When applying to a recording medium the ink of the present invention containing one of a compound of the general formula (I) and a compound of the general formula (II) which are the anthrapyridone dyes and a compound of the general formula (III) which is an azo dye, all having the above characteristics, respectively, the state is assumed to be as follows. That is, presumably, the compound of the general formula (I) and the compound of the general formula (II) penetrate deep into an ink receiving layer in the thickness direction thereof, and on the other hand, the compound of the general formula (III) penetrates only shallowly into the ink receiving layer in the thickness direction thereof. That is, the compound of the general formula (I) and the compound of the general formula (II) differ in the distribution position in the thickness direction of the ink receiving layer from the compound of the general formula (III). For this reason, presumably, the compound of the general formula (III) distributed over a shallow position in the thickness direction of the ink receiving layer plays a role in suppressing the decomposition by light of the compound of the general formula (I) and the compound of the general formula (II) which are distributed over a deep position in the thickness direction of the ink receiving layer. As a result, it is inferred that the combined use of these coloring materials at a specific mass ratio has enabled us to achieve a lightfastness far exceeding the performance that is anticipated from the combination of the lightfastness which is individually possessed by a compound of one of the general formula (I) and the general formula (II) and a compound of the general formula (III).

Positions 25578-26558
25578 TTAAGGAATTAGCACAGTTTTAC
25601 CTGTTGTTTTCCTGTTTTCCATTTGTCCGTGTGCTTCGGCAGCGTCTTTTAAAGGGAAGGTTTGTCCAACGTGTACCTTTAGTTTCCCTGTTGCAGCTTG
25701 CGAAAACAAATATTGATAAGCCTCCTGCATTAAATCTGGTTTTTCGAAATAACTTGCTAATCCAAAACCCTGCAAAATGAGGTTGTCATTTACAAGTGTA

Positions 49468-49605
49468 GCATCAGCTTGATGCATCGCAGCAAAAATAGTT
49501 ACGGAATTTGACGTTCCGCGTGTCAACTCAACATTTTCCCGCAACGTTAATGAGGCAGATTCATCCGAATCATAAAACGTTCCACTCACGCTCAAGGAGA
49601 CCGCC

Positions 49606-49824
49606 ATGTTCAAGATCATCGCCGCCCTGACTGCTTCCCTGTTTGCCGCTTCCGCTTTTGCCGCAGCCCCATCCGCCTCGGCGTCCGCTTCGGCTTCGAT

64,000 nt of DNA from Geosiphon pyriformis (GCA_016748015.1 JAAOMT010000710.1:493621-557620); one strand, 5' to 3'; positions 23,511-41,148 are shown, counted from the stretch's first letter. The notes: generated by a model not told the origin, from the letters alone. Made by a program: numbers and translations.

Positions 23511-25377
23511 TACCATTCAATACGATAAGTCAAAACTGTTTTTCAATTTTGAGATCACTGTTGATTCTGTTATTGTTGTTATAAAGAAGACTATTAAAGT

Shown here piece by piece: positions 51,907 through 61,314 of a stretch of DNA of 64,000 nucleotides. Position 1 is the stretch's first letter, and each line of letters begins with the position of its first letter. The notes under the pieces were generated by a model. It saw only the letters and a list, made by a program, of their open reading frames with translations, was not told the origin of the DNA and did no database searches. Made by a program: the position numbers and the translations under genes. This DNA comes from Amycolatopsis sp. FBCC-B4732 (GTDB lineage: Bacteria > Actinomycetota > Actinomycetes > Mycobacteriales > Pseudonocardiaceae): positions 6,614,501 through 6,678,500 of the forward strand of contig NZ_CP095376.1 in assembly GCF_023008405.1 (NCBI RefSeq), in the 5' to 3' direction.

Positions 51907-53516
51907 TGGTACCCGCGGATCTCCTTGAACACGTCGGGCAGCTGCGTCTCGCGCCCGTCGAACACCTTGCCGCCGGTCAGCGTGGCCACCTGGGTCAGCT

Specifically, in order to obtain the effect of the present invention, the mass ratio of the content (% by mass) of a first coloring material to the content (% by mass) of a second coloring material based on the total ink mass, (a first coloring material/a second coloring material), needs to be from 2.5 or more to 10.0 or less. That is, {(the content of one of a compound of the general formula (I) and a compound of the general formula (II))/(the content of a compound of the general formula (III))} needs to be from 2.5 or more to 10.0 or less. The following two synergistic effects beyond anticipation are obtained by combining a first coloring material and a second coloring material so that the mass ratio of the respective contents is in the above described range to prepare ink. First, the first of the synergistic effects is the improvement beyond anticipation of the lightfastness of the image formed by the ink. That is, this synergistic effect provides an image lightfastness far exceeding the lightfastness that is anticipated from the combination of the image lightfastness obtained by one of a compound of the general formula (I) and a compound of the general formula (II) and the lightfastness obtained by a compound of the general formula (III). Next, the second of the synergistic effects is an improvement in the color tone of the image formed by the ink. That is, an image with the color tone desirable as magenta ink can be obtained by the combined use of a first coloring material and a second coloring material so that the mass ratio of the respective contents is in the above described range. Note that these synergistic effects are not exhibited in the case of the ink in which the mass ratio of the contents of a first coloring material and a second coloring material is less than 2.5 or more than 10.0. That is, as compared with the image lightfastness obtained when one of a first coloring material and a second coloring material is independently used, a significant improvement in the lightfastness is not observed, and an image with the color tone desirable as magenta ink cannot be obtained, either.